4 Paying minimum on your outstanding
When it comes to paying bills, missing the payment is not the only cardinal mistake that individuals make. Many believe paying the minimum is enough to escape poor remark even though they may end up paying much more than the borrowed amount in interest itself. Thus, it is prudent to keep the utilization to the minimum which in turns makes the repayment easier and utilization ratio better.
5 Getting cash advances on cards
Taking cash advance on credit card – unless in an emergency – is a bad idea since it would carry higher interest rate (than purchases) and transaction fees and offer no grace period. Moreover, the interest on the borrowed sum starts heaping up fast. Therefore, it might be cheaper to pay for the expenses using the credit card than withdrawing money, using it.
6 Applying for too much credit options in one-go
When they are in need of credit, individuals tend to apply to several lenders at once. This in turn will lead to many lenders enquiring about same individual, simultaneously. Such an approach can create a wrong impression that an individual may be seeking to borrow beyond his abilities, hurting the credit score. The ideal way to go is to start with one lender and await the response. Also, if you are planning to seek mortgage, car loan or even appliances on credit, hold back your applications for credit cards for some time.
7 Using too much of available credit
Individuals often overuse or maximize the limit on credit options (especially credit cards) without realizing the potential damage to their credit score. In fact, a lower ratio is better for your credit score. Even a regular payment history would not help as a higher usage is seen as a risky behavior. Thus, a good credit utilization ratio (the actual usage vs accessible credit) is a key factor, determining your creditworthiness hence it is ideal to keep the debt on each credit card around 30% and the overall credit around 10%. This can be achieved by a judicious mix of available options.
8 Closing old credit card accounts
You may think that closing an old credit card is good to improve your prospects for a new one. Wrong. One must understand that your utilization ratio has two elements: outstanding balances and the total available credit. If one of these heads goes up, it leads to higher ratio hence it’s a bad idea to close a credit card account even if you don’t use it. In fact, if you have an older credit card account with a good repayment history, it can truly boost your credit history and therefore your overall score
9 Being a co-borrower without knowing the consequences
It is very common among Indian urban households to borrow jointly (or as a guarantor). However, such a process can weigh down the credit score of both individuals equally since it shows up on their respective credit sheets. And if the principal borrower fails to pay on time or delays obligations, it impacts the other too – being the co-signee. It is therefore advisable that one must be careful about the ability of the prime borrower to repay the credit.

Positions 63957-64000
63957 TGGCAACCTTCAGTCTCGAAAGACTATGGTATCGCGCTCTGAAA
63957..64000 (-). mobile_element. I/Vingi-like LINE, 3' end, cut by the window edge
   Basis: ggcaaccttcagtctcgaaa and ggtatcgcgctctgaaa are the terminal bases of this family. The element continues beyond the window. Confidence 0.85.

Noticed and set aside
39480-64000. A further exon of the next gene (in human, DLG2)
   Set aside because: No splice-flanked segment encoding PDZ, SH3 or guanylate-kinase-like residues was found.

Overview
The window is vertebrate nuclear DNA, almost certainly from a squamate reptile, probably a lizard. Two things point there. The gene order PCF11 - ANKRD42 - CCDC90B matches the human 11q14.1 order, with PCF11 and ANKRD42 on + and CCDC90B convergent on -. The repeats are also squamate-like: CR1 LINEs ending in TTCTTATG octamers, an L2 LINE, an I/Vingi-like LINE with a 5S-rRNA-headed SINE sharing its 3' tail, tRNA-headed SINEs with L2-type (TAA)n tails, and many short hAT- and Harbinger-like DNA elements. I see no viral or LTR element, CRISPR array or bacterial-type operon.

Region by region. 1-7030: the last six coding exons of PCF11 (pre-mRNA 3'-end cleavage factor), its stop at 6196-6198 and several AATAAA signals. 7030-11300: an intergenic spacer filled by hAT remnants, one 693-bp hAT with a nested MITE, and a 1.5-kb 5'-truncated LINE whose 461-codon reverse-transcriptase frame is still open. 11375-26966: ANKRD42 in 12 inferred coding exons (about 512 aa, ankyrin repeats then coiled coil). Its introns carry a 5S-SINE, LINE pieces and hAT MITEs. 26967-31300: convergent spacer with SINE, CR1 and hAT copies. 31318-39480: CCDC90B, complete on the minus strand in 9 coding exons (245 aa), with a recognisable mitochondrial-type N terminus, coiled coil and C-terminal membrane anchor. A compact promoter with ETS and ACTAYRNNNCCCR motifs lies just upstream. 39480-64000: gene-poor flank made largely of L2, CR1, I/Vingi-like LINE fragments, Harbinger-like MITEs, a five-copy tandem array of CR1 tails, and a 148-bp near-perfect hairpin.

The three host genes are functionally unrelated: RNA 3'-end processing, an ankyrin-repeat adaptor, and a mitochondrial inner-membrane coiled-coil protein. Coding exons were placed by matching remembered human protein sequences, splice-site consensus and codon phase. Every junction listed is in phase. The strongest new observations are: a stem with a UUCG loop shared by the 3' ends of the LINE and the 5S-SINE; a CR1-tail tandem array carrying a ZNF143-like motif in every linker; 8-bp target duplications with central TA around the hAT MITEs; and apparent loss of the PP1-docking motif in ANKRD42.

While some of these mistakes can be managed or corrected, some need self-control on the part of individuals to be avoided. Generally, references that lead to weak credit scores and even denial of credit might last for years, but one can always learn from mistakes and take corrective actions including consistent on-time payments, keeping card balances low and seeking fewer new accounts.
Will Credit score increase if I file ITR?
Filing an ITR shows you are a responsible citizen of India and kudos to you on that. A CIBIL score incorporates a number of parameters that relate to your past and current credit pursuits, such as credit cards, personal loans, auto loans, home loans etc. With timely repayments on your debt, your score increases. However, it does not consider whether you have paid your taxes or not. Thus, your CIBIL will remain unaltered with this fine act of yours.
Do bear in mind, ITRs are an important document in your loan docket. It helps establish your disposable income. Since it increases your chances of being approved a loan and also keeps you out of trouble with the tax authorities, it’s best to file it on time.
How long will it take to increase a CIBIL score?
Credit score depends on 5 major factors. If you know where you are lacking, you can work towards improving your CIBIL score yourself. It will take about 2-3 months.
How many months does it take to increase my CIBIL score?
Credit scores are updated every month by banks. But how many months it takes to improve yours depends on where you stand now and where you wish to go with your score. Provide more details and I’ll be able to help you out with some advice.
If you want to know how you can boost your Credit score, check out my answer on another thread where I have shared my personal experience in going from 870 to 619 and then back to 812 in 4 months.